South Africa, in its new constitution, adopted the model of a judicial commission as the method of selection, which has been operational since 1996. The law minister is formally consulted and he makes his comments upon the appointees or recommendees of the judiciary. The comments of the law minister are considered with respect and attention, but the final word lies with the commission. I am committed to this mechanism as our final solution. I must hasten to explain why.

I agree with the weighty opinion of my erudite friend, senior counsel Anil Divan, in his recent article in The Hindu: “The present secretive process followed by the collegium excludes public scrutiny, violates the citizen’s right to know and leads to diminishing respect for the judiciary.” Some bad appointments produced by this system are also notorious.
While corruption continues to grow like a galloping cancer in every branch of life, the judges seem to reciprocate by producing a strange jurisprudence that only protects the corrupt. The law of contempt and the difficulties of proving judicial corruption deter cautious lawyers. But the common man, not so inhibited, produces an impressive volume of popular corruption folklore.

The real decline of judicial character started in 1973. Mohan Kumaramangalam, a distinguished lawyer and politician, claimed that judicial appointments could not be made without reference to the social philosophy of the judges. The judge, being an important decision-maker, makes decisions that are bound to affect the lives of the people, and his decisions are influenced by his social philosophy. Therefore, independent India should have judges who are “committed” not only to the social philosophy of the Constitution, but also to that of the government. This was controversial. However, Indira Gandhi’s government implemented his views during the Emergency.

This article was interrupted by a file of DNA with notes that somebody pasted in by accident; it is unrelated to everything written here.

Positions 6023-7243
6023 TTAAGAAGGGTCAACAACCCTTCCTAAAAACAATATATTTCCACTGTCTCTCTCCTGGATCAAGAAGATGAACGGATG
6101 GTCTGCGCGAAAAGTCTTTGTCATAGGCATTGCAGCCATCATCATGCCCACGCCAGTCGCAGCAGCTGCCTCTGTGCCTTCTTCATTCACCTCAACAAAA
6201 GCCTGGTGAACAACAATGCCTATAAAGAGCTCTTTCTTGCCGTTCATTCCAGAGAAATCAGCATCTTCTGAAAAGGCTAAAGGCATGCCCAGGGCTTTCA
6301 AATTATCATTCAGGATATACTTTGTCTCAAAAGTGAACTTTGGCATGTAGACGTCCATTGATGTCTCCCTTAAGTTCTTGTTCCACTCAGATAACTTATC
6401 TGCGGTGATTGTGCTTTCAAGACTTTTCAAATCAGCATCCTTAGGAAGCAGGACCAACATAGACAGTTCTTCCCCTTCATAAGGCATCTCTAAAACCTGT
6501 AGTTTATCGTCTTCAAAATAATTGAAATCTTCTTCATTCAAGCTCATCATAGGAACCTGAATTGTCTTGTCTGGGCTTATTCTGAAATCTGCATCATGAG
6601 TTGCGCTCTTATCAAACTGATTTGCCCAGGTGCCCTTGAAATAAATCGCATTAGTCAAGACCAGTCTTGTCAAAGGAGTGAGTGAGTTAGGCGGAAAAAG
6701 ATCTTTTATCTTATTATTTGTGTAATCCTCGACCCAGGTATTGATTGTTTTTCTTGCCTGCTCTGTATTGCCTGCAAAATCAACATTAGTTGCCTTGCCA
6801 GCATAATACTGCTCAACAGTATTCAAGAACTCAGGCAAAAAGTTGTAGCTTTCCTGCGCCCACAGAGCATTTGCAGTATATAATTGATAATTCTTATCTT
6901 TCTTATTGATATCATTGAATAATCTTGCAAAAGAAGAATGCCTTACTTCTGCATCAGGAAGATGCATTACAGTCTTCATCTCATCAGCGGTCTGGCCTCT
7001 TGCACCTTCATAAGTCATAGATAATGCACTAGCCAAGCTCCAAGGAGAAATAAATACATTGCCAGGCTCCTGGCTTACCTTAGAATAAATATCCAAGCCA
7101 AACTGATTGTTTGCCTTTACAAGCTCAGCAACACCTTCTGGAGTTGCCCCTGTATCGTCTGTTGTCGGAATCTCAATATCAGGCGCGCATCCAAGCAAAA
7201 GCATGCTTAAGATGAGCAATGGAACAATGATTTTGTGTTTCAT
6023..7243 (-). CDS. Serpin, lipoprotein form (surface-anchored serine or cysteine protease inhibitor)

Though the Kumaramangalam thesis has now been abandoned, its practice continues unabated. While judges associated with the ruling establishment are invariably appointed, those having any form of association with opposition parties are scrupulously avoided. How successive chief justices, who are supposed to be totally judicial even in the discharge of their administrative function, habitually enter into convenient compromises escapes comprehension. The inevitable answer is the creation of a national judicial commission in which the judiciary, government, opposition, the Bar and academic community have an equal voice. Judges should hold office only during the pleasure of the commission. It should have the power to appoint, transfer and dismiss — of course, in accordance with procedure established by law, or what is also known as due process. The Lokpal may well be a useful addition to the list of participants.

The 79th report of the Law Commission suggested ways to plug loopholes in the existing system of appointment of Supreme Court judges. No one should be appointed a judge of the Supreme Court unless, for a period of not less than seven years, he has snapped all affiliations with political parties and unless, during the preceding seven years, he has distinguished himself for his independence, dispassionate approach and freedom from political prejudice.